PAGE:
Rama II was a devout Buddhist and he did much to educate the Siamese people on the teachings of the Buddha. He translated the Buddhist texts from Pāli into Thai so that people would understand the prayers and in 1817 he revived the Visakabucha festival, which commemorates the day that the Buddha attained enlightenment and passed into nirvana. When a virulent strain of cholera broke out in 1820, the king relieved all people of their duties so that they could take part in chanting sacred mantras and making merit. All animals were released and allowed to roam freely while prisoners were freed. No living being was to be killed during the ceremony. Not long after, the epidemic abated. The king’s course of action shows his strong belief in the Buddhist concept of karma and it seems he attempted to fight the disease through merit making.

Golden Age of Rattanakosin Literature

Sang Thong

It was well known that Rama II was a lover of the arts and in particular the literary arts. He was an accomplished poet and anyone with the ability to write a refined piece of poetry would gain the favour of the king; this led to him being dubbed the “poet king”. It was because of this special circumstance that the poet Sunthon Phu was able to elevate himself from phrai status to khun and later phra[3]. Sunthon – also known as the drunken writer – authored numerous works, many of which are still read and studied today. Rama II rewrote much of the great literature from the reign of Rama I in a modern style. He is attributed with writing a popular version of the Thai folk tale Ramakien and wrote a number of other dance dramas such as Sang Thong. The king was a musician of renown, playing and composing for the fiddle and introducing new techniques for playing certain instruments. He was also a sculptor and is accredited with sculpting the face of the Niramitr Buddha in Wat Arun. Because of his remarkable artistic achievements, Rama II’s birthday is now officially celebrated as National Artists’ Day (Wan Sinlapin Haeng Chat) and is held in honour of those artists who have contributed to the artistic and cultural heritage of the kingdom.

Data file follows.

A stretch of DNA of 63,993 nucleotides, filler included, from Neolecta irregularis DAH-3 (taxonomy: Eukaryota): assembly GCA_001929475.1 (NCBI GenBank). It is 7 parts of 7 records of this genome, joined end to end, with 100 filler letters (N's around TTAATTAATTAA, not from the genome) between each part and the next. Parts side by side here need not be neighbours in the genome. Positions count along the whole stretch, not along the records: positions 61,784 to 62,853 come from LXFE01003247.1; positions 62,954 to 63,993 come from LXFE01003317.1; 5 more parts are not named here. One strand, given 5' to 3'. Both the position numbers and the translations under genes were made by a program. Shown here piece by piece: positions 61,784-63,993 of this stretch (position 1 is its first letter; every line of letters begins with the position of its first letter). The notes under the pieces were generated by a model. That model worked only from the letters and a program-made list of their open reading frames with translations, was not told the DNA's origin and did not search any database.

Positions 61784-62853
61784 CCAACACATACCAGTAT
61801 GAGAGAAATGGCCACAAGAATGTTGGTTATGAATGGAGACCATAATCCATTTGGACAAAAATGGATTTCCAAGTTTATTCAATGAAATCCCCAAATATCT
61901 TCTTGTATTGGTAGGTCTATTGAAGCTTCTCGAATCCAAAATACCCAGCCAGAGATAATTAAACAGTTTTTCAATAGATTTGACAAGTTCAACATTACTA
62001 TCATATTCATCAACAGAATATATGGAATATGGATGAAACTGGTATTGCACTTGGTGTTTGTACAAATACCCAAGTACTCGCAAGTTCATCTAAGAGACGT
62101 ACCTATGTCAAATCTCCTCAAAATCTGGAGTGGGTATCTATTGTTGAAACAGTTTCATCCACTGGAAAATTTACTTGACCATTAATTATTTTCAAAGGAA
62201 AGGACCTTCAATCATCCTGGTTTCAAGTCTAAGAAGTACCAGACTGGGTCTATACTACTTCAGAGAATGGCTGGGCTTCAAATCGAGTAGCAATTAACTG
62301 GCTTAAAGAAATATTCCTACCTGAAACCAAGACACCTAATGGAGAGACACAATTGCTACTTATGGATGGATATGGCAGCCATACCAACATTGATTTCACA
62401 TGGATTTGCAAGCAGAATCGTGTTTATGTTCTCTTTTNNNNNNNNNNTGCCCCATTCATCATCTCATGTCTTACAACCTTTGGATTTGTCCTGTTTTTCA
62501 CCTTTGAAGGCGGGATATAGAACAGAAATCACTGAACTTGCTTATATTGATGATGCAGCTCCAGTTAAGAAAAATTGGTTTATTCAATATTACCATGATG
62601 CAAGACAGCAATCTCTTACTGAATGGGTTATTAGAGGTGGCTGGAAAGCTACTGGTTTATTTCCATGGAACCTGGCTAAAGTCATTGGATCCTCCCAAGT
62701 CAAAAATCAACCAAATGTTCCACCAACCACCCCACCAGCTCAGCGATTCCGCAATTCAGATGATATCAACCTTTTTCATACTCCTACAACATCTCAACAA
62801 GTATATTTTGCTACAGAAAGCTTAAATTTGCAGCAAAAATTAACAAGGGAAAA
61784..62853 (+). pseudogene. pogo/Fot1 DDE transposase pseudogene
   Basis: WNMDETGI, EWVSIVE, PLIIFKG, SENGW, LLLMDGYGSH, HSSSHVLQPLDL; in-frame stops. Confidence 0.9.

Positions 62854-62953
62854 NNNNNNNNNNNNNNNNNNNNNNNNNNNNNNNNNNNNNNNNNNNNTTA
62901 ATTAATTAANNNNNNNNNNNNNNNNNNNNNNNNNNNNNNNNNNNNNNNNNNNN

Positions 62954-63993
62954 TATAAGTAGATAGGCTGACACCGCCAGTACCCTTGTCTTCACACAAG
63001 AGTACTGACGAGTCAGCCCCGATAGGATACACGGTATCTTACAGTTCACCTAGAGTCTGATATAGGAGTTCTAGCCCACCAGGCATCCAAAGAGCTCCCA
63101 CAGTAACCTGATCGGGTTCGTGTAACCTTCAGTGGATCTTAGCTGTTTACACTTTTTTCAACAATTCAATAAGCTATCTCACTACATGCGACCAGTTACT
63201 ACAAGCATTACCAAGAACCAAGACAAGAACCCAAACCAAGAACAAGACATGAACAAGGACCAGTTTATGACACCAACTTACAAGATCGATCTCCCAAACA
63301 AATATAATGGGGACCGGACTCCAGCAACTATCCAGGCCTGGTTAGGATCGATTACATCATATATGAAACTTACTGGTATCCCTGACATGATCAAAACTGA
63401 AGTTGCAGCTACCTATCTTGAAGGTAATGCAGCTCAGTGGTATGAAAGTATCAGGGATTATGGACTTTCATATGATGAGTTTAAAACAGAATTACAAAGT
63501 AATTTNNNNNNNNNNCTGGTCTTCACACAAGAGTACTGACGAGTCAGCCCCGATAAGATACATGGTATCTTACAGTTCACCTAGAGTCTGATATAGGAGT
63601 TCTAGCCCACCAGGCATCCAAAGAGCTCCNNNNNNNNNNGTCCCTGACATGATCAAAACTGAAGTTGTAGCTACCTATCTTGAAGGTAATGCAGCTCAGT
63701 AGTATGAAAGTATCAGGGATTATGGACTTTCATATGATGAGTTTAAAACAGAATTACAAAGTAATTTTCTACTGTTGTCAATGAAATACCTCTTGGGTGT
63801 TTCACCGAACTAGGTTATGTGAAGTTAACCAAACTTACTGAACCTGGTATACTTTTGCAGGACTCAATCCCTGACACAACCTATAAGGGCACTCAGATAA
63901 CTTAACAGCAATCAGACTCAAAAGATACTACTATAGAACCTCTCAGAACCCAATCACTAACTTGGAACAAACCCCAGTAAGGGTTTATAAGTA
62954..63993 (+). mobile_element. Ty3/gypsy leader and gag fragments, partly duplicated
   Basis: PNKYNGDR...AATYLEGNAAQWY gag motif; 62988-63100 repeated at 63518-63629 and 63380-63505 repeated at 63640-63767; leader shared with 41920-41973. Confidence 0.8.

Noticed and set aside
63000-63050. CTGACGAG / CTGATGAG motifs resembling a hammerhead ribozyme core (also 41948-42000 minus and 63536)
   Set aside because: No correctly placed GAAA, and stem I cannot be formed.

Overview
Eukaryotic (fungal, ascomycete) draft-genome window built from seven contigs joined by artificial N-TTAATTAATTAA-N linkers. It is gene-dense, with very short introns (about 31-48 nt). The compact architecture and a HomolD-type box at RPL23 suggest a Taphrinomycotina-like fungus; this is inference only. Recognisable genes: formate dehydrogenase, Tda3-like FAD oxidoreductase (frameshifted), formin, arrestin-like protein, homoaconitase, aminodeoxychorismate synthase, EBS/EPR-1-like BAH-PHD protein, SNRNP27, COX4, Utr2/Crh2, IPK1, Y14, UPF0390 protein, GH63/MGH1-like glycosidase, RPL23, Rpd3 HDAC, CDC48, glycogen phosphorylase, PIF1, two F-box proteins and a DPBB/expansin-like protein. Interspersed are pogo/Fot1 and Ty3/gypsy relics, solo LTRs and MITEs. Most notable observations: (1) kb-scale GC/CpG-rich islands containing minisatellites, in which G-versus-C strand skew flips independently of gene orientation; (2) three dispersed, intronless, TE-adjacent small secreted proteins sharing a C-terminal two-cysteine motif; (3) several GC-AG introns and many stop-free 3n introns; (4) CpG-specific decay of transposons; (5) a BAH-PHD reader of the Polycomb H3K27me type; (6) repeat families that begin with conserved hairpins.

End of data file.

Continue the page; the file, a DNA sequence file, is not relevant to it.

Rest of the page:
The White Elephant King

Catching a white elephant

The discovery of white elephants in Thailand has always been taken as an auspicious omen and they hold a revered place in Thai society due to their symbolic relationship to monarchy, religion and national identity. Rama II had several white elephants and because of this he was nicknamed “The White Elephant King”. Towards the end of his reign, the death of two white elephants was a cause for great concern and was seen as a sign of impending misfortune. Not long after, on July 21, 1824, Buddha Loetla Nabhalai became ill and died. His reign lasted almost 15 years.

During Rama II’s reign, Siam was mostly a peaceful country and much of his time was dedicated to promoting the arts and religion. He took a somewhat backseat role in the ruling of Siam and preferred to withdraw from administrative duties, leaving much of the work to the nobles. He was the father of 73 children to 40 mothers, outdoing his father in number of offspring but falling short in number of years; he was 16 years younger that Rama I when he died.

[1] “Luang Yokrabat” is a title given to nobility that serve as legal officers, appointed by the king and attached to a provincial centre.

[2] Unpaid labour required of people of low social class.

[3] Khun and Phra are both forms of conferred nobility, with Phra being higher than Khun.

The Nine Kings of the Chakri Dynasty: Rama I – The Founding Father